Doctors as gatekeepers

Recently I´ve grown interested in the whole Quantified Self thing. It has many other names,  but the core meaning is clear: We, humans, are beginning to have better and better ways to measure ourselves. [1] This capability increases along 3 axes:

  1. Measuring ourselves is getting cheaper (e.g. measure your heart rate with a phone App)
  2. We can measure much more stuff (e.g. heart rate, physical activity or blood sugar levels were just the beginning, now we can get readings on hemoglobin saturation, ECG, HRV and PWTT all in 10 seconds, with a single device)
  3. We can measure our bodies with increasing precision at levels that used to be reserved for scientists, astronauts or doctors.

More on this later on. [2]

Traditionally speaking, doctors help people by identifying causes for problems and, based on their extensive (and expensive, but more on that later) knowledge, suggest strategies and treatments. While a lot of symptoms require nothing more than a visit to a doctor to be detected and/or identified, others need some more advanced diagnostic procedures and tools. But these are getting easier to get a hold of.

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Designoteca.com is live

Henrique (his personal website) is a good friend with a solid, consistent passion. He likes open design, co-creation and participatory approaches. And this is why Designoteca.com exists. Designoteca is a an open design repository, connecting designers and producers, with a strong focus on digital fabrication.
Henrique dedicated the past few months, along with the good help from Heraldo and a bit of my input, to make Designoteca happen.

Designoteca home page

Designoteca has been online for a while, but just last week released the new paypal enabled functions. You can now effortlessly upload a design, establish your price and immediately be ready to start licensing your designs. And the whole thing helps you select the right type of license, from the Creative Commons catalog.

On the website you can upload editable and non-editable file types, set up a description, indicate which technology should be used to fabricate your products and even use tags
to group similar ideas. It really has come a long way.

The whole idea is that anybody can give shape to their own ideas, and be able to make a living from them. In order to help people getting into digital fabrication, Designoteca has introductions to the topic, what processes and software one can use to model and produce her ideas. And has the site grows, it should become a meeting place for people to work on similar projects, each one contributing with a part. Right now, e.Moped the open source electrical bicycle is asking for help, maybe you can drop by and lend a hand?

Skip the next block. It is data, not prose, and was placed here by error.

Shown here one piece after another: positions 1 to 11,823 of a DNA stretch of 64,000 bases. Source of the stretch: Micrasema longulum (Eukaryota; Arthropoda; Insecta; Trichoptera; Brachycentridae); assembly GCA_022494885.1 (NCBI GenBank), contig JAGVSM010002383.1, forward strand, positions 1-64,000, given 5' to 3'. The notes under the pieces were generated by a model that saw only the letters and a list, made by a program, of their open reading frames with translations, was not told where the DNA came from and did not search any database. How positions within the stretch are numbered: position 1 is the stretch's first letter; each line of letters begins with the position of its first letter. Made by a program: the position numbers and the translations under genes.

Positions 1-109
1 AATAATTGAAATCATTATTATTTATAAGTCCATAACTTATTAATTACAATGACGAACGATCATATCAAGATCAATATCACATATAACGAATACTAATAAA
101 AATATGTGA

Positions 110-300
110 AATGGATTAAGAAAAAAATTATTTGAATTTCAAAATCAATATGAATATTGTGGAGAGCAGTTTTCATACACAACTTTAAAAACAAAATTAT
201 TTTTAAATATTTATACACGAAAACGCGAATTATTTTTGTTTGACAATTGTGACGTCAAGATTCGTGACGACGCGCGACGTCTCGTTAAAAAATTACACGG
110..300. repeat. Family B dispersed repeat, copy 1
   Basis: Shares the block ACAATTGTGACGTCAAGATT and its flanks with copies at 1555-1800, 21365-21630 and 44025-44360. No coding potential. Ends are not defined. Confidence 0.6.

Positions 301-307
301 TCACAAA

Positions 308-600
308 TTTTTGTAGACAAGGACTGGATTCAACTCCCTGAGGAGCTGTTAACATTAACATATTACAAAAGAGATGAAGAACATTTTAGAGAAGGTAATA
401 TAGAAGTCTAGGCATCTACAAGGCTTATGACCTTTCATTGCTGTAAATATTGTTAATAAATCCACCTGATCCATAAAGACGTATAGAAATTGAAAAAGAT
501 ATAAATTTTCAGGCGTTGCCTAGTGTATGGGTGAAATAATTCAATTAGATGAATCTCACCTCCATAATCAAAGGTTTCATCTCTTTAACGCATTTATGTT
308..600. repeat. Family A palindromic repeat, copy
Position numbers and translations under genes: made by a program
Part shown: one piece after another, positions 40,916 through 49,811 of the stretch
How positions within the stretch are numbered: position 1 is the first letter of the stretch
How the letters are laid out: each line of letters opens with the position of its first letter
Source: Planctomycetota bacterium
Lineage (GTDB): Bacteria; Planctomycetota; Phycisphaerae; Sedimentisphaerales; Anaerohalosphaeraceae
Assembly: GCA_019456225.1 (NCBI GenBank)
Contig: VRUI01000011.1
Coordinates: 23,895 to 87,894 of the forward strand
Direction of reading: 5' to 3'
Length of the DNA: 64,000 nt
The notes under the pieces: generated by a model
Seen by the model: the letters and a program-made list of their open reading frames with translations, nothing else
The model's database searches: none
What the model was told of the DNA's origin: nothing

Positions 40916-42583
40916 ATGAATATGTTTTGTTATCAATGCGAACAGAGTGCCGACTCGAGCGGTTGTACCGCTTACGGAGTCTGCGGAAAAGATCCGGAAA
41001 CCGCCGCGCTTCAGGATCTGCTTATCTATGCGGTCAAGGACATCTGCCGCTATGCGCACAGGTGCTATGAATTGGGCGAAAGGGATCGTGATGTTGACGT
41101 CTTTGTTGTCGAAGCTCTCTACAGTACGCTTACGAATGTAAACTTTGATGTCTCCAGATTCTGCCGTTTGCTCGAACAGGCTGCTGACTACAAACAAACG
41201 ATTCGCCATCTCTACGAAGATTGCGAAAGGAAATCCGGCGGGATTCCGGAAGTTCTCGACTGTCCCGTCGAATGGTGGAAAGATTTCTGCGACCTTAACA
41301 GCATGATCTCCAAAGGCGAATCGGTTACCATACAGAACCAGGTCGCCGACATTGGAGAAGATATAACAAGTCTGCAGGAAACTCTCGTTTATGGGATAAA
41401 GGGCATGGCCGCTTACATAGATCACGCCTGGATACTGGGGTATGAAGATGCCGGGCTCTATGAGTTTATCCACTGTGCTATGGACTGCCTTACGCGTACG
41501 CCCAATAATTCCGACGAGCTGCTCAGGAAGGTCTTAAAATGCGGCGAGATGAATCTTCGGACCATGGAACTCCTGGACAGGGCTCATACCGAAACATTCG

There is a lot of talk at Designoteca.com on how to make it better, so if you got suggestions, fire away!

Piracy control and the rise of Openness

Heads up: I´ve been reading Kevin Kelly´s “What Technology Wants” and I thoroughly recommend it. Some of the ideas I discuss here (such as the importance of language for progress) are discussed in his book. 

Language is arguably the single most important human invention. It freed us from being isolated in our own minds and opened the doors for sharing, debating, teaching and learning. It allowed us to pool our experiences together and participate in the making of culture. It was the invention that led to other inventions and their successful spreading.

Yet, today, we see a strong movement to wall up Intellectual Property and to better defend it against piracy. PIPA and SOPA have been dropped for now but I would not be surprised if these media-corporation-backed laws were to emerge again, with slightly different provisions. ACTA (Anti-Counterfeiting Trade Agreement) can be used to frame, from a legal point of view, generic drugs as counterfeit drugs. It could also potentially allow for the search of laptops and media players at border controls (There is some discussion on this one). Right here in Portugal, police traffic patrols are checking vehicles for pirated media and everybody is warned not to have anything suspicious on their car.

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Samsung and “Future Proof TV”

I’m sorry I’ve not written in a while, I’ve been extra busy with a submission for an architecture competition of sorts. I’ll talk more about it later, if good news come my way. Wish me luck.

Samsung has just unveiled a TV set that has a slot for hardware upgrades.
This is not irrelevant and is in line with a tendency of TV sets to become smarter and more like a living-room computer. The software on these things has been improving consistently, with advanced image and audio processing.

Now, when Samsung adds a physical bay for the swapping of hardware, things get more interesting. For some reason, they call this a “Future Proof TV”.

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What is Openness and where does it come from